What makes precious metals valuable?
Consider this: When Nike releases limited-edition shoes, the demand for them is sky-high. Now think about signed limited-edition Jordans. That’s big time. People beat down the door to buy those because there are only a few. And they’re expensive, because people are willing to pay a lot for the rare beauties. If Nike decided to manufacture millions of them, they could no longer say they’re limited edition. It’s supply and demand. What Nike does is artificially make people think the shoes are “precious”, simply by making them rare.
What about stuff that’s rare naturally?
The kind of stuff that’s created when stars collide — precious metals. When Earth was young, those precious metals collided with our forming planet and settled here for good. And now we extract them from deep within the earth. Of course, it can also be made in a nuclear reactor — but unless you have an extra one of those lying around, you’re going to have to make do with the naturally occurring kind.
Because precious metals are rare, people have always thought they’re valuable.
Unlike other things that go in and out of style, people have always considered precious metals an indicator of wealth.
It makes sense then that the history of precious metals and money are intertwined:
Humans started out with a barter system (I’ll trade you a sword for a week’s worth of milk from your cow). That worked for a while, until people realized it was dangerous to carry around lots of pointy swords that they couldn’t fit in their pocket, and someone might think a week’s worth of cow’s milk was equal to one and a half swords. Too difficult and very inefficient.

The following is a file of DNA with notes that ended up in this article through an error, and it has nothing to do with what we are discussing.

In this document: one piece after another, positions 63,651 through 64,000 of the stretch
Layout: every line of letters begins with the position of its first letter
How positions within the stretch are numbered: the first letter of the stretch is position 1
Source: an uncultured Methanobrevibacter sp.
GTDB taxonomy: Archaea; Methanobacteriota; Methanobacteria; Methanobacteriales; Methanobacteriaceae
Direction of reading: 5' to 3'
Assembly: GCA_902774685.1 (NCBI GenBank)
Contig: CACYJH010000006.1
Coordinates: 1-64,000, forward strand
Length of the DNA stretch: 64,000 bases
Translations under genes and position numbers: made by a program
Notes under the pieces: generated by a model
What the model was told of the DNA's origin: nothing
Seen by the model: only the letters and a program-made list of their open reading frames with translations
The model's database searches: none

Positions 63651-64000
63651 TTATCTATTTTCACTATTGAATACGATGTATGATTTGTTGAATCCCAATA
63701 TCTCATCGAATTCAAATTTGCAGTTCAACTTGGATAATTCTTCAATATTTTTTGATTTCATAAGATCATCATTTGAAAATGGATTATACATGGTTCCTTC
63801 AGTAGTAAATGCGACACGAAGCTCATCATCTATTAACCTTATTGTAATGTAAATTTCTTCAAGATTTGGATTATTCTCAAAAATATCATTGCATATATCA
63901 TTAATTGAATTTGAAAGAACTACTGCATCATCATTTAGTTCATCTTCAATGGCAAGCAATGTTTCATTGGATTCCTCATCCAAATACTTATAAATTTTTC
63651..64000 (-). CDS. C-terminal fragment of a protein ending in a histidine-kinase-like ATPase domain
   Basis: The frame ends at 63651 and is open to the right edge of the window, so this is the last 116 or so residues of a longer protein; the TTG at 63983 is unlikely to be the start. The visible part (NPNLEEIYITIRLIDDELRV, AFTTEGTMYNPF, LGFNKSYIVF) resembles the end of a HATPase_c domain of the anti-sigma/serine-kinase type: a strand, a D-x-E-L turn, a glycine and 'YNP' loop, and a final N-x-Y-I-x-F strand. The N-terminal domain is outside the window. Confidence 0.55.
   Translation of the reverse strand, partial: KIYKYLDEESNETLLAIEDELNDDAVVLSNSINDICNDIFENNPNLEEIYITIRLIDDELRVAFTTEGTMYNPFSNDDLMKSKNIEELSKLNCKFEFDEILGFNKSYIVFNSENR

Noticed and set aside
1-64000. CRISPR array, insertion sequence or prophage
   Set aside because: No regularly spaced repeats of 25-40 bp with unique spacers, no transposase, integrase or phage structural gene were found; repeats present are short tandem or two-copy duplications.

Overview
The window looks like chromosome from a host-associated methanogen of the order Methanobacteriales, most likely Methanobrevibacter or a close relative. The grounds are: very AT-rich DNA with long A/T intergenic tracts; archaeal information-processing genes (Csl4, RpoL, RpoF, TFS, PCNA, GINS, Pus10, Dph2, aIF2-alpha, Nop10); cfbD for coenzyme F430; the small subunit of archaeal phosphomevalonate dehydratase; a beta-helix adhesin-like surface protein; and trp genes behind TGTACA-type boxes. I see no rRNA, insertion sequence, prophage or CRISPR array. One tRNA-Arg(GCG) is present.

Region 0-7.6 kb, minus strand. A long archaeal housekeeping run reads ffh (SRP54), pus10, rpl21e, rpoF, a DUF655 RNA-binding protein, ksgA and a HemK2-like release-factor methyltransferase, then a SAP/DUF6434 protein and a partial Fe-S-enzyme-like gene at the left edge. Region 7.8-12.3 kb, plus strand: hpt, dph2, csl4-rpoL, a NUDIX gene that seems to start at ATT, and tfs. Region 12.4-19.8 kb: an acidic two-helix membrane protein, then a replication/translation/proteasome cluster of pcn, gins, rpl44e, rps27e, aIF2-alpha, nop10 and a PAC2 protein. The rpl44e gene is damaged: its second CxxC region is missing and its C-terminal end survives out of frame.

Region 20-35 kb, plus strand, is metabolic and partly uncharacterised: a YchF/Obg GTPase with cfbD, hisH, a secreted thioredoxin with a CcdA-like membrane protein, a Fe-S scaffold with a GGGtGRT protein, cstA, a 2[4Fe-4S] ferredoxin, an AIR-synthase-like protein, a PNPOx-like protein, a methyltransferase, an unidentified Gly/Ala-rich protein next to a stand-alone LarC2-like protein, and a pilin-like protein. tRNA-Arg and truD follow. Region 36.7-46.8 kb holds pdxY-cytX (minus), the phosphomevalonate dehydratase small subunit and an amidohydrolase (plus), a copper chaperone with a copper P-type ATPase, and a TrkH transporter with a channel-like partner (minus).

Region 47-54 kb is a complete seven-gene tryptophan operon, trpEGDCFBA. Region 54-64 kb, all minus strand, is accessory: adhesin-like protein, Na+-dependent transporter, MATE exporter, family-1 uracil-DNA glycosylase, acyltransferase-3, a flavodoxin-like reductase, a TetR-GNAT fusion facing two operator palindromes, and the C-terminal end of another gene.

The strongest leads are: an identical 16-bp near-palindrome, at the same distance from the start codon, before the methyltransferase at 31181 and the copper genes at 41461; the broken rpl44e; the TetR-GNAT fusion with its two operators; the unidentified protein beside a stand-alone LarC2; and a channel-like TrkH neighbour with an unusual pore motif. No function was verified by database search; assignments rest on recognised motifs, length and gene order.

Then, humans slowly shifted to using precious metal coins. It was easier that way, because they were rare enough to be worth something in small amounts, they fit in a pocket, and they could melt them down into fractional pieces.
At some point, humans realized they didn’t have to actually carry around the precious metals at all — they could carry around a piece of paper that said they were good for the gold — “It’s just back in my castle”. Anyone who had the paper could then trade it in for the real money at any time.
That’s how our gold-backed dollar emerged.
In the 1700s, Americans could actually trade in the paper for real gold. The government printed and issued dollars based on the amount of gold we had in our vault. Now, not so much. American dollars are perceived as valuable simply because we have faith in the government that issued them. It’s called a ‘fiat currency’. It means we give value to zeros because the government says “Yeah, they’re real.”
So what’s the big deal with precious metals — specifically gold? Why would someone invest in it? People invest in gold because it has value. Why does it have value? Because it’s always had value. In fact, it’s only in recent history that we started accepting pieces of paper in exchange for goods and services — gold has passed through human hands for millennia.